In this tutorial, we will learn about the prefix index in MySQL and how to use it to maximize the performance of the queries. So, let’s get started!!
Introduction to MySQL Prefix Index
When you create a secondary index for a column, MySQL stores the values of the columns in a different data structure, such as a B-Tree or hash.
The index will take up a lot of disc space if the columns are string columns, which could slow down INSERT operations.
MySQL enables you to make an index for the leading part of the column values of the string columns.
To create the prefix index, we simply have to examine the maximum number of unique values in the column and accordingly specify the prefix length.
Also read: MySQL Invisible Index
Syntax of MySQL Prefix Index
We can create the prefix index while creating the table using the following syntax-
CREATE TABLE table_name( column_name1 datatype, column_name2 datatype, column_namen datatype, INDEX(column_name(length)) );Code language: SQL (Structured Query Language) (sql)
If the table is already created, then you can use the following syntax to add an index to that table-
CREATE INDEX index_name ON table_name(column_name(length));Code language: SQL (Structured Query Language) (sql)
For non-binary string types like CHAR, VARCHAR, and TEXT, the length in this syntax is the number of characters, whereas, for binary string types like BINARY, VARBINARY, and BLOB, the length is the number of bytes.
If you are creating the index for the columns having datatype BLOB or TEXT, you must specify the length of the prefix. Whereas, it is not necessary to mention the length of the prefix for the columns of type VARCHAR, CHAR, BINARY and VARBINARY.
Also, the prefix and the length of the prefix depend on the storage engines.
The maximum prefix length for InnoDB tables with REDUNDANT or COMPACT row format is 767 bytes. Whereas the prefix length is 3,072 bytes for InnoDB databases with DYNAMIC or COMPRESSED row formats. The prefix length for MyISAM tables is up to 1,000 bytes.
MySQL Prefix Index Examples
Now we will take an example to understand how to create a prefix index and how to determine the length of the prefix.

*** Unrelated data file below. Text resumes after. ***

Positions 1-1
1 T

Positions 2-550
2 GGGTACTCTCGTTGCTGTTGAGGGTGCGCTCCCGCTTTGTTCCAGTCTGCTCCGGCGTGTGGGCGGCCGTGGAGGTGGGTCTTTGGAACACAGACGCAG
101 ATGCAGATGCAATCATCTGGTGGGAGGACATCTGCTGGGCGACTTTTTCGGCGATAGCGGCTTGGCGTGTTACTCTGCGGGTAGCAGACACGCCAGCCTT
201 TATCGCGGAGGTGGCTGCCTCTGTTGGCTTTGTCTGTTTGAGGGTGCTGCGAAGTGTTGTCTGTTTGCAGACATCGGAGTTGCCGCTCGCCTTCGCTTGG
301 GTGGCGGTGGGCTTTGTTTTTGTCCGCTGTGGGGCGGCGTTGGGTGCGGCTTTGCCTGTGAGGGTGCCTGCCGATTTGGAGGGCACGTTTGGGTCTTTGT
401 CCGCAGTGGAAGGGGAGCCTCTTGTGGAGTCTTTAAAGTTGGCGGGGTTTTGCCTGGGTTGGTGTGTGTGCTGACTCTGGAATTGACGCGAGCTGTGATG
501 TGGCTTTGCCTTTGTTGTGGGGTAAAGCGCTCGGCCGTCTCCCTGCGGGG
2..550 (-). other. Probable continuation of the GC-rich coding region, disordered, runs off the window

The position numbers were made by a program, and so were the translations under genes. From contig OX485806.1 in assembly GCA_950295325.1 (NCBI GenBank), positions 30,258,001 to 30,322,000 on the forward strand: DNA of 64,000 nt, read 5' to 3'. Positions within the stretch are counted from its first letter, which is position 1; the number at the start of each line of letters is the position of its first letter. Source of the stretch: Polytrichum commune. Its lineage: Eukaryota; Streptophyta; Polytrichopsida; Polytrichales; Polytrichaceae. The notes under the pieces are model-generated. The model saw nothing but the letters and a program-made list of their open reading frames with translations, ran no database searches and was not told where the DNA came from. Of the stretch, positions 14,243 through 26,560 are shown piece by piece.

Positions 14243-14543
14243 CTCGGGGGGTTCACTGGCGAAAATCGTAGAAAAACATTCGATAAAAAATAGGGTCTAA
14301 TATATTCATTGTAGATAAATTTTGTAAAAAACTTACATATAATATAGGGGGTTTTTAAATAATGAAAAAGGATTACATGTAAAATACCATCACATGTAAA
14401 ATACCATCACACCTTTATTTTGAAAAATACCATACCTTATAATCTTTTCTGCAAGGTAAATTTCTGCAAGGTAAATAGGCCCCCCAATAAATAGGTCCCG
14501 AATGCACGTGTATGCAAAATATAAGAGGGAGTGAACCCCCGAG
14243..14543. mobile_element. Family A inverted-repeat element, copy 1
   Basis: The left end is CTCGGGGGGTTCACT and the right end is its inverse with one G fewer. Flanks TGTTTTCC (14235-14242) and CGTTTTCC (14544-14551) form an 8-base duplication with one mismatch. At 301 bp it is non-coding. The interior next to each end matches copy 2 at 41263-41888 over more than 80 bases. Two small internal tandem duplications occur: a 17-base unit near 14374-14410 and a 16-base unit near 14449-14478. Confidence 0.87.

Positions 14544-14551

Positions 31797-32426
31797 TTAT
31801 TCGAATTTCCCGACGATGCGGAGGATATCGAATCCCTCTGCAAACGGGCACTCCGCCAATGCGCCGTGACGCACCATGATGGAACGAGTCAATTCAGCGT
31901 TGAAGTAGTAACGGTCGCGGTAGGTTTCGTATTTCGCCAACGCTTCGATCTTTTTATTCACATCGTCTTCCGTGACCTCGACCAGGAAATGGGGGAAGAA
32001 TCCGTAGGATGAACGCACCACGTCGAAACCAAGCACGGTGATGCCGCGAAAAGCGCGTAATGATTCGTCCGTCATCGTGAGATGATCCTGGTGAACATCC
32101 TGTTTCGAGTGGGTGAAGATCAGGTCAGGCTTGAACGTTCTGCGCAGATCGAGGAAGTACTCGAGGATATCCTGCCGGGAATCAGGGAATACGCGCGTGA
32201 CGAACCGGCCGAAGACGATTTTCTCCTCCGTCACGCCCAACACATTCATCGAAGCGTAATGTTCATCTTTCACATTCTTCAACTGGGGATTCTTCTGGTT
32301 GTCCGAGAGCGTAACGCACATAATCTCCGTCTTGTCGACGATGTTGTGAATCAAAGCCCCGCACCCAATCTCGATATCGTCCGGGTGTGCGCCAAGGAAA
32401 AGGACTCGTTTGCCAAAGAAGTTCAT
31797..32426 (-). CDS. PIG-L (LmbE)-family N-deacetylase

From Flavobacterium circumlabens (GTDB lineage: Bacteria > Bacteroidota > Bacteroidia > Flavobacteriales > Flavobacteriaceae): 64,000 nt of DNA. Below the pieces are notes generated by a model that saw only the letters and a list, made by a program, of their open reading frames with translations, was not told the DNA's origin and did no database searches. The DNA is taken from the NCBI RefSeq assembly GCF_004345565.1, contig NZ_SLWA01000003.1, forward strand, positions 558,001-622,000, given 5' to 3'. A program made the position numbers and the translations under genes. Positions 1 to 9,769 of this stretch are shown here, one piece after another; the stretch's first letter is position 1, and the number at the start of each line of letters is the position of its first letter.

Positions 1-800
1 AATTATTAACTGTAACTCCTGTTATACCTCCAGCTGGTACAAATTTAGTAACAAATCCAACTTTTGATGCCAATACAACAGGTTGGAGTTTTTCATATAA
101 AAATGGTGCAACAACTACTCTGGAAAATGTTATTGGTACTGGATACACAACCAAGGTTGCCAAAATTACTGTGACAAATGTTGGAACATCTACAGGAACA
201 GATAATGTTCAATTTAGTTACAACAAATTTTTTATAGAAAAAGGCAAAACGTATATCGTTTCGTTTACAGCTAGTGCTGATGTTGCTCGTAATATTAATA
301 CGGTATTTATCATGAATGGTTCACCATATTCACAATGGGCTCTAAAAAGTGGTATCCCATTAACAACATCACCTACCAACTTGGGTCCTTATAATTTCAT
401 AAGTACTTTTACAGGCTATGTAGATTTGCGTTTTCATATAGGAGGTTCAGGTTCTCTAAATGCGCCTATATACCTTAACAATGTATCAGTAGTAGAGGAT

For this purpose, we will use the CLASSICMODELS database which comes by default with MySQL when you install it.
The CLASSICMODELS database consists of many tables, out of which we will use the table PRODUCTS to demonstrate the example.
Here is the table description of the PRODUCTS table.
Now, let’s write a query to fetch one record and see the details of the query using the EXPLAIN clause.
Here, we are finding the data of the product having the name ‘pont yacht’.
Let’s see the information about the query.
Now let’s create a prefix index on the productname column and execute the same query again.
But before that, how will you know the prefix length? For doing this, you can find the maximum count of unique data from the table using the following way-
select count(distinct(left(productname,7))) from products; select count(distinct(left(productname,8))) from products;Code language: SQL (Structured Query Language) (sql)
Here, the length 8 gives us 101 distinct records, so it is a good length to be set as a prefix length.
CREATE INDEX prefixIndexProdName ON products(productname(9));Code language: SQL (Structured Query Language) (sql)
The index is created successfully.
Let’s write the above query to search for the product by its name.
explain select productname, productline,buyprice, msrp from products where productname="pont yacht";Code language: SQL (Structured Query Language) (sql)
As you can see in the result, the query uses the prefix index that we have created recently and of course, the query is much faster than before.
In this tutorial, we have learned about the MySQL prefix index. It is a little bit tricky to understand but easy to implement and use. However, it is very less likely recommended to use in live projects because you won’t know how much data is going to be there which is unique. However, it is good to know information about it as it might help in some cases.
Stackoverflow thread on MySQL prefix index vs index.